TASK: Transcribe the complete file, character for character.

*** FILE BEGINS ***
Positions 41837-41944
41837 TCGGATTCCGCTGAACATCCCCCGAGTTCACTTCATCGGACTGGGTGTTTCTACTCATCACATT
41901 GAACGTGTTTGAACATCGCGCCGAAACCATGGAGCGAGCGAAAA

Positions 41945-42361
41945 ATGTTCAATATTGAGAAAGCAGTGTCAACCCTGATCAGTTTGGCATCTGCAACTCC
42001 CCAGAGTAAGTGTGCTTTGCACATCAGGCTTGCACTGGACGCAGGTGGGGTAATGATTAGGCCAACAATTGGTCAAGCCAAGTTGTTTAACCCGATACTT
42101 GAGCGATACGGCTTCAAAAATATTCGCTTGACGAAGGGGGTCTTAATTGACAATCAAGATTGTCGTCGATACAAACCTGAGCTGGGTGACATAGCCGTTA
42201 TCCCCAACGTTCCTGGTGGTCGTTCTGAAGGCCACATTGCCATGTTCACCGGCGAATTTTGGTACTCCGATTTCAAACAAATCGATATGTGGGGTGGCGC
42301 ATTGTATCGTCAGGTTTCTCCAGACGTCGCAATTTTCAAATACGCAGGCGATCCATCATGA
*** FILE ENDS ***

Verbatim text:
Positions 41837-41944
41837 TCGGATTCCGCTGAACATCCCCCGAGTTCACTTCATCGGACTGGGTGTTTCTACTCATCACATT
41901 GAACGTGTTTGAACATCGCGCCGAAACCATGGAGCGAGCGAAAA

Positions 41945-42361
41945 ATGTTCAATATTGAGAAAGCAGTGTCAACCCTGATCAGTTTGGCATCTGCAACTCC
42001 CCAGAGTAAGTGTGCTTTGCACATCAGGCTTGCACTGGACGCAGGTGGGGTAATGATTAGGCCAACAATTGGTCAAGCCAAGTTGTTTAACCCGATACTT
42101 GAGCGATACGGCTTCAAAAATATTCGCTTGACGAAGGGGGTCTTAATTGACAATCAAGATTGTCGTCGATACAAACCTGAGCTGGGTGACATAGCCGTTA
42201 TCCCCAACGTTCCTGGTGGTCGTTCTGAAGGCCACATTGCCATGTTCACCGGCGAATTTTGGTACTCCGATTTCAAACAAATCGATATGTGGGGTGGCGC
42301 ATTGTATCGTCAGGTTTCTCCAGACGTCGCAATTTTCAAATACGCAGGCGATCCATCATGA